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From Hazleton, Pennsylvania, USA:

My three year old son, who is teated with Lantus and Humalog, is in tight control (A1c: 5.8- 6.5%), but, unfortunately I need to test him 10 to 12 times per day to maintain this control. Why do we continue to see new invasive meters out on the market every six months? Other than the GlucoWatch, they have nothing to offer. I feel the only true way to obtain tight control is by keeping an eye on the sugar. I do have the watch for my son. and when he will keep it on for me it is wonderful and so easy to keep great control? How much longer until we see a better way of keeping control?


You have certainly done an outstanding job over blood glucose control in your young son, but the level of monitoring is likely to be hard to sustain. To begin with, I think that you should explore the possibility that you can get as good or almost as good hemoglobin A1c levels by limiting blood testing to before meals and bedtime with scattered additional tests in relation to activity, to changes in appetite as well as two hours after a meal. I am assuming also that you give the Humalog just after the meal so that you can adjust the dose to the pre-meal blood sugar level as well as to the number of carbs consumed.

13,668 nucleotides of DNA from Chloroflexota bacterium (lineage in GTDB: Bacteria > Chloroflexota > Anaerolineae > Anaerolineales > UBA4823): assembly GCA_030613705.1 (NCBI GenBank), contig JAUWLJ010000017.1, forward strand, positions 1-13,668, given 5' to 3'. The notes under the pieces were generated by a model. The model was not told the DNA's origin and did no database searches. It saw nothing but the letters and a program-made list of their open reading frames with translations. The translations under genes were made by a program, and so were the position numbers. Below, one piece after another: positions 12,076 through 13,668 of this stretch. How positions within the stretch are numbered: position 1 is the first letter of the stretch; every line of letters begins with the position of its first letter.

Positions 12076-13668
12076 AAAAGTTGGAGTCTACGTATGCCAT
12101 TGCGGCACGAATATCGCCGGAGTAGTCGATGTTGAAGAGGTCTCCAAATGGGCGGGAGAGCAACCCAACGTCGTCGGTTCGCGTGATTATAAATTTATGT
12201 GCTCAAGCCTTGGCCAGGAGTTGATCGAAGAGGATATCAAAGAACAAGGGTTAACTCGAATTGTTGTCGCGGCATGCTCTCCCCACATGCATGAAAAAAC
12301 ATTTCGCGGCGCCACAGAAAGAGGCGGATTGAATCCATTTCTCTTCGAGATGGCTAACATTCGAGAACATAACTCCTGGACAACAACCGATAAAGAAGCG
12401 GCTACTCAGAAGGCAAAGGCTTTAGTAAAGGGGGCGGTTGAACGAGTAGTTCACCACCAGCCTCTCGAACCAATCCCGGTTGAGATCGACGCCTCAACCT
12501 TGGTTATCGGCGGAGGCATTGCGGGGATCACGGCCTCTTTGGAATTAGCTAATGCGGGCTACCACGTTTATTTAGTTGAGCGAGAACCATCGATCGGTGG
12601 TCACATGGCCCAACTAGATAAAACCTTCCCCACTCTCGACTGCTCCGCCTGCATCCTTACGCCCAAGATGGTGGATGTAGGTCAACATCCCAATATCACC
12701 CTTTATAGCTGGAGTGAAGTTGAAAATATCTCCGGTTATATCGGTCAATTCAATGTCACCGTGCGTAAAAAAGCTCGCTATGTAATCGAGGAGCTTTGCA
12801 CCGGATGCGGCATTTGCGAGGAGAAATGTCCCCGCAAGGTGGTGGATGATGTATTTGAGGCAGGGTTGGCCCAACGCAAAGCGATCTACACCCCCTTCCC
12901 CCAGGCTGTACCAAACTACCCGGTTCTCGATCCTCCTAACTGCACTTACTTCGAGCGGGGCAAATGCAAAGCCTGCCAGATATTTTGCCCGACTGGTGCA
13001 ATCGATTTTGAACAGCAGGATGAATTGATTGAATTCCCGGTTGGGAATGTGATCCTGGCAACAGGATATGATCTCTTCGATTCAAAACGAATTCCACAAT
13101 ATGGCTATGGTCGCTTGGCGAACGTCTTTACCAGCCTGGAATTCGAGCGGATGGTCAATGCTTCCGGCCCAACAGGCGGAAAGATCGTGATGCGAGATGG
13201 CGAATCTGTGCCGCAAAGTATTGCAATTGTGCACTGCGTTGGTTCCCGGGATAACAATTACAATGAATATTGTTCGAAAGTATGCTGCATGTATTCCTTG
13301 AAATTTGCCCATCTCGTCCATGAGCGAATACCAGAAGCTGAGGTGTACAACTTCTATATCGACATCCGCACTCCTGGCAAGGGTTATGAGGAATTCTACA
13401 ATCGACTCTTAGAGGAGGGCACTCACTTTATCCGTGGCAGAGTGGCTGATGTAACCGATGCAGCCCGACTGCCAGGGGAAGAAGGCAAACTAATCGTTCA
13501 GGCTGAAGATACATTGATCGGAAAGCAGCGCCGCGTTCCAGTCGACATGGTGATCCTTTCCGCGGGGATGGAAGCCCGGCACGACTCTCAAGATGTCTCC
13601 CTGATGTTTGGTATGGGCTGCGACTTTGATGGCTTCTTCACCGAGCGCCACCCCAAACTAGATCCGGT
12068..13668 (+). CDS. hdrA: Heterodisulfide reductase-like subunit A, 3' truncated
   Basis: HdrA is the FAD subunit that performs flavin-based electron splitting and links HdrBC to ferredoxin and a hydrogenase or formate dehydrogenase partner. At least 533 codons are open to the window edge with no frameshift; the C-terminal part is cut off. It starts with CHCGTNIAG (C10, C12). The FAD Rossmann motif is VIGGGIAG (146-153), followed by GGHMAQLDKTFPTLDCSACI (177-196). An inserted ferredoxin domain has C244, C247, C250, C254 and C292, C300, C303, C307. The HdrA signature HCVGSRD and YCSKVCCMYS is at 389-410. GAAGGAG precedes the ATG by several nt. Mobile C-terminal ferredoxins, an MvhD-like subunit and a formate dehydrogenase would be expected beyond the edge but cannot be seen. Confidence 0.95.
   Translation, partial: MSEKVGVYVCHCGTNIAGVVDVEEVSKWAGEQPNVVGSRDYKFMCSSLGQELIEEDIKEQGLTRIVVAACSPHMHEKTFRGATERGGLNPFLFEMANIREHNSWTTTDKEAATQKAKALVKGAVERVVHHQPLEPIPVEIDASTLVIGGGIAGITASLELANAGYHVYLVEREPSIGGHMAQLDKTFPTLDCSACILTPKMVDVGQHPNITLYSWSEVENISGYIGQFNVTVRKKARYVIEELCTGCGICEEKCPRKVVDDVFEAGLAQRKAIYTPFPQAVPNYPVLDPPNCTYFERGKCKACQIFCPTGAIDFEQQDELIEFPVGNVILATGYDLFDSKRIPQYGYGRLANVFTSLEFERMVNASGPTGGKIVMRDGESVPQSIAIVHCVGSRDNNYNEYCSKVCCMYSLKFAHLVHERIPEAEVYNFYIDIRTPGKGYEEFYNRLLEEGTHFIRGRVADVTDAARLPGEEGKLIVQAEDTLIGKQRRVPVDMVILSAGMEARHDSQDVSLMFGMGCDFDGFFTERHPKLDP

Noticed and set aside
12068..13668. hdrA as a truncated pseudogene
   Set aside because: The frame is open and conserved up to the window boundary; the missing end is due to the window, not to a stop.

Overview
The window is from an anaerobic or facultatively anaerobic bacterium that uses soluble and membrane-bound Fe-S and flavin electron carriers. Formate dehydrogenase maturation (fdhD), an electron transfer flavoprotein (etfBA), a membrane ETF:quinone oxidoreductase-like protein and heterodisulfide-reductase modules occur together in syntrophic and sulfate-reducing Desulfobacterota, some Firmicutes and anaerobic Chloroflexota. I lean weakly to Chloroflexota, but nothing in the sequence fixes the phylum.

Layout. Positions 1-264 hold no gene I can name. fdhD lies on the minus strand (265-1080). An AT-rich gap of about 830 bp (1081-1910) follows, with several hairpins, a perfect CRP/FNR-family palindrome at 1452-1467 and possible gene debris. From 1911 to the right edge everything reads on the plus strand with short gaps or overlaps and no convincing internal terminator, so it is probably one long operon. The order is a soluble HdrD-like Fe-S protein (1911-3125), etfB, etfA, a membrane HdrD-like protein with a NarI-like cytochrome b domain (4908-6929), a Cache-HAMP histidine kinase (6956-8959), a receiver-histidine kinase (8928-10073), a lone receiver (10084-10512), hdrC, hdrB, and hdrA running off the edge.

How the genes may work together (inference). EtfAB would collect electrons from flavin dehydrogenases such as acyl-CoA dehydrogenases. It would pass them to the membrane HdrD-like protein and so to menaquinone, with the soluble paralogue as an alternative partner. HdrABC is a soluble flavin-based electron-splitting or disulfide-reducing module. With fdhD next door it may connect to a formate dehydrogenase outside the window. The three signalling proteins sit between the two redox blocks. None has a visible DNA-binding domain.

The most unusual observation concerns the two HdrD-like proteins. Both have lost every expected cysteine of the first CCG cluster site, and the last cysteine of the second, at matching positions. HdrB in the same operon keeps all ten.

Whilst the GlucoWatch has been an important advance it still, as you have found, has some disadvantages because of the long equilibration period and the difficulties, especially in small children, of maintaining calibration. The alternatives are making progress but not there yet. The Sugartrac is a non- invasive infrared based device which has not yet been tested in children. There are at least two groups who are conducting clinical trials with long-acting implanted glucose sensors presently linked to monitors, but with the hope that they will prove safe and reliable enough to be connected directly to an insulin pump. In the intermediary group, there are a number of variably sophisticated devices which measure blood sugars essentially painlessly on very small forearm samples. See Alternate Site Testing.


Original posting 13 Oct 2003
Posted to Blood Tests and Insulin Injections


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Last Updated: Tuesday April 06, 2010 15:09:52
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